Further, as Stoebner points out, the car was cumulatively out of

 service for a year. This raises the issue of whether the drivetrain and/or

 transmission problems were repaired or replaced “within a reasonable time,” as

 required by the warranty. See Def’s. Ex. A. On the current record, the court

 cannot say whether or not the warranty was breached. In sum, Lamborghini has

 not met its burden of showing that there is no genuine issue of material fact with

 respect to the drivetrain and/or transmission defects.

 C.    Breach of Warranty Based on Mismatched Paint

              With respect to the mismatched paint panels, Stoebner acknowledges

 that Lamborghini offered to re-paint the Murcielago, but that Stoebner rejected the

 offer to cure the defect because it preferred monetary compensation.

 Lamborghini, therefore, has not breached the express warranty; it offered to repair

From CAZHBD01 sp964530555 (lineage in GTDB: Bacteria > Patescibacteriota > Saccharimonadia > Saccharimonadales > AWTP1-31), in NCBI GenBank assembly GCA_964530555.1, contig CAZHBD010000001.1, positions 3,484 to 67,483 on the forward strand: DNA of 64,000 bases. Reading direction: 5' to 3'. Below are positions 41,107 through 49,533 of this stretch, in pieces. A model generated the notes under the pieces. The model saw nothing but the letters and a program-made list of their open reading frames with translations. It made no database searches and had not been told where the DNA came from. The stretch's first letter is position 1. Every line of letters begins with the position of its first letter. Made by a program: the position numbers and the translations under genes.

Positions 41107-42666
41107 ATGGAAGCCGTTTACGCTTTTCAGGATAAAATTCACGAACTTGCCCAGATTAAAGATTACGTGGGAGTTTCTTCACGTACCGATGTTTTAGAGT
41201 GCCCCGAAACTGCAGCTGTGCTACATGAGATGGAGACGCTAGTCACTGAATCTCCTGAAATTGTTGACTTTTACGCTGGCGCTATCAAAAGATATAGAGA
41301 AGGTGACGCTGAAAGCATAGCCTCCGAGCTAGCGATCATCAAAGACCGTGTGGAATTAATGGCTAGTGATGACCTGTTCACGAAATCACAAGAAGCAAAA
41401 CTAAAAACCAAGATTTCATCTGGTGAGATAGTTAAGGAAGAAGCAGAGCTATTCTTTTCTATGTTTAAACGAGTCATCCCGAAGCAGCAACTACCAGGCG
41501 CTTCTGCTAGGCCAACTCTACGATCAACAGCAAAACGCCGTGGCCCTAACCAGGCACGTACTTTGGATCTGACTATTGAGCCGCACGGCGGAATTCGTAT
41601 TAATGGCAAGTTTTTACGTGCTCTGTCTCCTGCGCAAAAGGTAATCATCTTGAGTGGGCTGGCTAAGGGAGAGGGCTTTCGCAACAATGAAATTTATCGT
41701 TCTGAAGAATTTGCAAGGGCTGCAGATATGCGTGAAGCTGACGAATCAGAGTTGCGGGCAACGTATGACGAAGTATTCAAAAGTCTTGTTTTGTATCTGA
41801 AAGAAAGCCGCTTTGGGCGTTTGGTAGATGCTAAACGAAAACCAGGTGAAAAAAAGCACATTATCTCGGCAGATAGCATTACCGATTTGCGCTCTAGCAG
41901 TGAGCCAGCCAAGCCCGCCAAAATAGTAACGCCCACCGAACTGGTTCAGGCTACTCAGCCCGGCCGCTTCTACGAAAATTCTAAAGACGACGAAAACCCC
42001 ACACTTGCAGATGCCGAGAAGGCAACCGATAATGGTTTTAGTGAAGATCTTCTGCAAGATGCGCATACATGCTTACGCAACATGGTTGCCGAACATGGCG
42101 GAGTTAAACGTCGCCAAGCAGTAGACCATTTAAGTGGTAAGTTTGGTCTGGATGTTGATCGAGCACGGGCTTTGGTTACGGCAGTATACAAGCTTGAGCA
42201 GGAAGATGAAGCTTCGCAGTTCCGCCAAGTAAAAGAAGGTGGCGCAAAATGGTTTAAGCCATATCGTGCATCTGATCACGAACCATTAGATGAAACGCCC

the defect under the warranty and has not been given the opportunity to do so by

 Stoebner. See 15 U.S.C. § 2310(e); Atchole v. Silver Spring Imports, Inc., 379 F.

 Supp. 2d 797, 800 (D. Md. 2005) (holding that “no action for breach of express or

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 implied warranty may be brought under the act ‘unless the person obligated under

 the warranty...is afforded a reasonable opportunity to cure such failure to

 comply’”) (quoting 15 U.S.C. § 2310(e)); see also HRS § 490:2-508 (outlining a

 seller’s right to cure under Hawaii law).

              The court also rejects Stoebner’s claim that the repair and replace

 warranty failed of its essential purpose because “repainting a vehicle is never a

 substitute for [a] factory paint job.” Pl’s. Mem. Opp. 13. HRS § 490:2-719(2)

 provides that, “[w]here circumstances cause an exclusive or limited remedy to fail

 of its essential purpose, remedy may be had as provided in this Act.” Thus, a

 “warranty fails for its essential purpose where unanticipated circumstances

 preclude the seller from providing the buyer with the remedy to which the parties

 agreed, in which event the buyer is entitled to seek remedies under the standard

 UCC warranty provisions.” Pidcock v. Ewing, 435 F. Supp. 2d 657, 662 (E.D.